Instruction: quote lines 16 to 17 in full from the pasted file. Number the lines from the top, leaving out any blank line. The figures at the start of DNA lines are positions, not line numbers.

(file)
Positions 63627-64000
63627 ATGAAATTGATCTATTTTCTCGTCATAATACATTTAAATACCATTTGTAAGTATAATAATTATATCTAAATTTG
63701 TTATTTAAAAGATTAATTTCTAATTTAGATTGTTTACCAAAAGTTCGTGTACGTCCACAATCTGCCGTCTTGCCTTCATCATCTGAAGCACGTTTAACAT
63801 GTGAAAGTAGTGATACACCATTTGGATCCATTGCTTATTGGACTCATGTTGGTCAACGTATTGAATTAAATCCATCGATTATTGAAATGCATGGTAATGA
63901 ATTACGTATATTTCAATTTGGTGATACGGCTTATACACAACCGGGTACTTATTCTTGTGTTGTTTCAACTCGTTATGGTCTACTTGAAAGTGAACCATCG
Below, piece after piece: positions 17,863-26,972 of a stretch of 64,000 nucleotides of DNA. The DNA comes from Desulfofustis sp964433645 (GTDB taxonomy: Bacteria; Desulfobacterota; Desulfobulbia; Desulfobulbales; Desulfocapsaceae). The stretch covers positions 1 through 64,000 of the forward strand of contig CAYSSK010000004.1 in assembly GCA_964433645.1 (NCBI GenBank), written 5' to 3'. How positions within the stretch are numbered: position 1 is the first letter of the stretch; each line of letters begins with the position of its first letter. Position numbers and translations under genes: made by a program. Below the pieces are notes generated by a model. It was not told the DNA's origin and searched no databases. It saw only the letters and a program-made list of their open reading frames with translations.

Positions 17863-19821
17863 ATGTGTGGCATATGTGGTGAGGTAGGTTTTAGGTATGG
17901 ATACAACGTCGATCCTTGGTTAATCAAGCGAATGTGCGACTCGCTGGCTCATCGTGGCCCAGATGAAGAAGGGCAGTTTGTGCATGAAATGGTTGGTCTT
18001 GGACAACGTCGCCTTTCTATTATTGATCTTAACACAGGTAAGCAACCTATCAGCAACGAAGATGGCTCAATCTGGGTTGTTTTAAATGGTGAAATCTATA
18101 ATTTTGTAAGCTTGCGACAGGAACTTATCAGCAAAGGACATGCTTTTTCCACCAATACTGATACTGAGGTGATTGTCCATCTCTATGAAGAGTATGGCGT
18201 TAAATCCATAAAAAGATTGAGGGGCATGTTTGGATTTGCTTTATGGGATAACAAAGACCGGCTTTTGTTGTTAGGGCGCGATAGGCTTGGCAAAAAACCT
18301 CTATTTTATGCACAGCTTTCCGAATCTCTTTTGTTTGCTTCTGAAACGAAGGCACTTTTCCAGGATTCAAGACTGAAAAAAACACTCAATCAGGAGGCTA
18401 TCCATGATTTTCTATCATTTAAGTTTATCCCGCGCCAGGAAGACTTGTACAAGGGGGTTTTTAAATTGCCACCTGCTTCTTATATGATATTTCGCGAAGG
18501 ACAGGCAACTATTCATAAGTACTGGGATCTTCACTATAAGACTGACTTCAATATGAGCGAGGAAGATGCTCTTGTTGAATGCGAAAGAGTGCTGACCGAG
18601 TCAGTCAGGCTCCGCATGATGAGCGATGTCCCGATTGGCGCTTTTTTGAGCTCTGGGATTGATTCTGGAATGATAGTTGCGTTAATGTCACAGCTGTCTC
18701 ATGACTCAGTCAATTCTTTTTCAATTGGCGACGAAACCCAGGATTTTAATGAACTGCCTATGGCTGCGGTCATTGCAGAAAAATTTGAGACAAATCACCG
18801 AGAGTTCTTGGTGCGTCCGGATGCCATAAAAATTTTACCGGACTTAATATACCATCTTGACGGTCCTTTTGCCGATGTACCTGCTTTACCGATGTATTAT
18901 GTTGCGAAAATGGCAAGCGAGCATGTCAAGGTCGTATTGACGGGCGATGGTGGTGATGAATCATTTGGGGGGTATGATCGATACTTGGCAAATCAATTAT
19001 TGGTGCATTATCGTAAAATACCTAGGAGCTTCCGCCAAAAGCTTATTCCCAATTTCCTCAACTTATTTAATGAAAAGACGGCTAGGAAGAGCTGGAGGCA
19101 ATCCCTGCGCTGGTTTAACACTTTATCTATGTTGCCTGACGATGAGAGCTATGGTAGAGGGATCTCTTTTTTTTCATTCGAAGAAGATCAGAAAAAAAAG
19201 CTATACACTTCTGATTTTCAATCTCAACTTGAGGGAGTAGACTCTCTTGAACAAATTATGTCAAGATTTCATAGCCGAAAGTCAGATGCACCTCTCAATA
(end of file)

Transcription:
18601 TCAGTCAGGCTCCGCATGATGAGCGATGTCCCGATTGGCGCTTTTTTGAGCTCTGGGATTGATTCTGGAATGATAGTTGCGTTAATGTCACAGCTGTCTC
18701 ATGACTCAGTCAATTCTTTTTCAATTGGCGACGAAACCCAGGATTTTAATGAACTGCCTATGGCTGCGGTCATTGCAGAAAAATTTGAGACAAATCACCG